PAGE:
Five Vital Questions to Ask about an IFISA

5 Essential IF ISA Rules to Follow at the End of the Financial Tax Year

The end of the financial year is approaching, and despite every good intention, the majority of us will still wait until the last moment to invest our savings into an ISA account.

In the three years since the Innovative Finance ISA (IFISA) was launched, an increasing number of people have opted to shield their savings in peer-to-peer (P2P) loans and alternative lending. According to HMRC statistics[1], in 2016/17, £36m was put into IFISA accounts. In the following tax year, this figure had increased by a massive 700 per cent to be worth £290m.

Analysts and P2P platforms have predicted that IFISA inflows will top £1bn by the end of the 2018/19 tax year, with more people than ever before racing to take advantage of the inflation-busting returns offered by IFISAs.

But before you part with your hard-earned money, there are a few rules to consider.

1. Check the investment threshold

P2P platforms started life as a way to help the average retail investor to access decent returns by lending to another business or individual. But over the years, an influx of institutional money has led many platforms to start setting a minimum investment threshold.

On some platforms, the entry threshold can be as high as £10,000, while many set £1,000-£2,500 as their minimum. Having said that, there are also quite a few platforms which allow investors to access IFISA returns for as little as £10 – in fact, Assetz Capital allows investors to open a new account with just £1.

Before you do your due diligence on your preferred IFISAs, check the small print to make sure that you can afford to invest, and don’t feel pressured to invest more than you had planned. All of our comparison listings contain information on the minimum investment.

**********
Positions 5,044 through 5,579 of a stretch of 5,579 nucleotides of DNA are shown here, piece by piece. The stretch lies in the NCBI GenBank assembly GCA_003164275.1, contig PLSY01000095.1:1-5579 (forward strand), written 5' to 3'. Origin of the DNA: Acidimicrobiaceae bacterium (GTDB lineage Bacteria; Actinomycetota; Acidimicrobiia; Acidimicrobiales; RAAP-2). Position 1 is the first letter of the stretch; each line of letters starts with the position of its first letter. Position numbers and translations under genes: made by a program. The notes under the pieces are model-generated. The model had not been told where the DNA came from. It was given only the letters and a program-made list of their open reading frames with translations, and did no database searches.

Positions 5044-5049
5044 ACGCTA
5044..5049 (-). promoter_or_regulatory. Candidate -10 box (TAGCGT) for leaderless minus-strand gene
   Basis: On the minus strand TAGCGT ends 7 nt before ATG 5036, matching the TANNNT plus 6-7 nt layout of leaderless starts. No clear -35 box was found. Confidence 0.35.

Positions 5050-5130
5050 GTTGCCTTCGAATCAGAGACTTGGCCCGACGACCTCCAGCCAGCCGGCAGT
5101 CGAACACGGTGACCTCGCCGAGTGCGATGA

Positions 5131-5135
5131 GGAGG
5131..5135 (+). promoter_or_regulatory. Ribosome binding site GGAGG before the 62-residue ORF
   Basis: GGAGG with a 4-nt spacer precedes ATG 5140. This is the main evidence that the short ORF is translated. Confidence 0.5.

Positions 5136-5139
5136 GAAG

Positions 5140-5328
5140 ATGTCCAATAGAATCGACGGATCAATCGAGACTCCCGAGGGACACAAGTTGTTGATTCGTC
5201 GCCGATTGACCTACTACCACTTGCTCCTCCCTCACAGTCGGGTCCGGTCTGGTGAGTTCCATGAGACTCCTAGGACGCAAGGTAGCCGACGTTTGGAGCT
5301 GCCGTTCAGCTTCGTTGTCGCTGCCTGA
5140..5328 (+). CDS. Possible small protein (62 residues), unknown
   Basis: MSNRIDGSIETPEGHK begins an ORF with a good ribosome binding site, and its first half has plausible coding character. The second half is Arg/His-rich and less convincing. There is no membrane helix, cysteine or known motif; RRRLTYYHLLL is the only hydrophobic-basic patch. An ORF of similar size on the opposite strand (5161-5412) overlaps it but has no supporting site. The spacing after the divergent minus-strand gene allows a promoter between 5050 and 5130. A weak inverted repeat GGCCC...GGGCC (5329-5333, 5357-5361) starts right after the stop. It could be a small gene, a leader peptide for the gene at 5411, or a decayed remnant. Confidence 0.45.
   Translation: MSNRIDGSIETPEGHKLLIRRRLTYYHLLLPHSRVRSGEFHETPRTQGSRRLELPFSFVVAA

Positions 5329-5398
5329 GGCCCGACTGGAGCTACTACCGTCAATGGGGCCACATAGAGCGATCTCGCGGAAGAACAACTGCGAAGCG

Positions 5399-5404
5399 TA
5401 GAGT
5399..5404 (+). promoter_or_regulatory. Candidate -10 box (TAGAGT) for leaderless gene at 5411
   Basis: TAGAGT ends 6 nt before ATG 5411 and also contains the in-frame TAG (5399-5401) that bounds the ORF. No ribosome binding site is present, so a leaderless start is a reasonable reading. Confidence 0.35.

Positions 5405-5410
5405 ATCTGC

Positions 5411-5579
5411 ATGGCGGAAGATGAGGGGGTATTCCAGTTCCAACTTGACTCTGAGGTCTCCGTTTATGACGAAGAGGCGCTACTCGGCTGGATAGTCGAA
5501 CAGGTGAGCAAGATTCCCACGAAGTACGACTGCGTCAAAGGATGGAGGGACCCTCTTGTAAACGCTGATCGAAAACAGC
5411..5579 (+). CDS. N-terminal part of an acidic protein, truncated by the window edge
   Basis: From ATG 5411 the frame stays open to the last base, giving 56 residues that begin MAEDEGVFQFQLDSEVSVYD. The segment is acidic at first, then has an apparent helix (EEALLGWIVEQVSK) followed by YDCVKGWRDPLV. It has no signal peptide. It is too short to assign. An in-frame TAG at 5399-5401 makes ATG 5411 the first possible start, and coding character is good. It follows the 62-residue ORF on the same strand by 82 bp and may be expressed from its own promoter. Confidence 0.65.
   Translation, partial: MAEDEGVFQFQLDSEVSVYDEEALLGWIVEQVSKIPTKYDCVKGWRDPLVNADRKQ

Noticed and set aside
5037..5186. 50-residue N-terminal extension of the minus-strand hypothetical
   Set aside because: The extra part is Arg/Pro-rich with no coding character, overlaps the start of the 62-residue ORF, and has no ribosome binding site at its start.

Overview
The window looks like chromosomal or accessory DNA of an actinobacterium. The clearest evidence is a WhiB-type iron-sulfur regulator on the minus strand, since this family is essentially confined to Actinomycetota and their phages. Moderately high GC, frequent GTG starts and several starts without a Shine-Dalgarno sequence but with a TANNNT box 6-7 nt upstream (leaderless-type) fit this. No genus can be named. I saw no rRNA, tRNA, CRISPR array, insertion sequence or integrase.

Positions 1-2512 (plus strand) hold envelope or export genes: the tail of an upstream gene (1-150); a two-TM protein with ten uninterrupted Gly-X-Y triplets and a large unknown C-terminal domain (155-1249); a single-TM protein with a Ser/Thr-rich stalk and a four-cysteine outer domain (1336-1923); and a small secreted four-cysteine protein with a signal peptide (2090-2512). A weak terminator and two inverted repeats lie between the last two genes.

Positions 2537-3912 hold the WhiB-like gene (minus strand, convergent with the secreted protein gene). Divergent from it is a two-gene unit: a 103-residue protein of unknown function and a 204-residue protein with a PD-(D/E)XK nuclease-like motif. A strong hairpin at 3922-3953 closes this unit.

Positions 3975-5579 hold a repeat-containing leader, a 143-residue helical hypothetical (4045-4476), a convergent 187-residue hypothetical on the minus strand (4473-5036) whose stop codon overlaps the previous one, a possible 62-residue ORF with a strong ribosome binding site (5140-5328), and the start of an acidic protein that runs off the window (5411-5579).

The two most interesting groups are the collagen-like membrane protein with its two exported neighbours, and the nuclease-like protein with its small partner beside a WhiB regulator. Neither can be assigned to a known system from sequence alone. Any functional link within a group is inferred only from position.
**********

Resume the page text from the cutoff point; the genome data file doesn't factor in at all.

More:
2. Understand the risk

IFISA investments are often described as sitting somewhere between cash ISAs and stocks and shares ISAs on the risk/reward scale. However, IFISA risk is a bit more complicated than that.

IFISAs are investment wrappers for P2P lending, where a group of investors lend money to a group of borrowers, and receive repayments along with interest over a set period of time. In the worst case scenario, one of your borrowers could go bust, in which case you could lose all of your money.

By diversifying your investment across a number of different borrowers, you can reduce the risk of this happening, or at least minimize your losses.

You can further reduce that risk by only investing in secured loans, i.e. loans which have collateral behind them in the form of property, or other valuable assets. This means that the platform should be able to recover most (if not all) of your capital investment by selling on these assets if the loan goes bad.

3. One platform per year

This is one of the most divisive rules in the IFISA market, as it states that only one IFISA account can be opened per platform, per year. This means that you have to be extra certain that you have chosen the right account, or you may have to wait a full year to open up a second one.

However, if you are truly waiting until the last moment to open your IFISA, you could be clever and open one on 5 April and a new one the following day, when the next tax year begins.

4. Transfer time lag

While most new IFISA accounts can be opened online within minutes, ISA transfers can take a little longer. To transfer from one ISA to another, you will have to fill out a transfer form, and wait for the transaction to take place.

If you are transferring money from a stocks and shares ISA, you should expect a lag of around 30 working days, while cash ISA transfer times are around 15 working days.

If you think that you can bypass this lag by withdrawing your money from one ISA and putting it into another – don’t. By taking money out of your ISA, you could reduce the value of your annual allowance, or cancel it out completely.

5. Flexibility and liquidity

All ISA accounts come with their own restrictions, and the IFISA is no different. In some cases, it can be very difficult to withdraw money ahead of the loan’s end date, while other accounts will make it easier for you to take money out, but the withdrawn money will still count towards your annual ISA allowance.

If you think you might need to take some money out of your IFISA at some point, consider choosing a flexible IFISA. And if you like to know that you can exit a loan at any time, search for IFISAs which have  a secondary market, where loan parts can be bought and sold.

[1] Individual Savings Account (ISA) Statistics – HM Revenue & Customs

Originally Published: Friday, March 22nd, 2019
Updated: Friday, March 22nd, 2019

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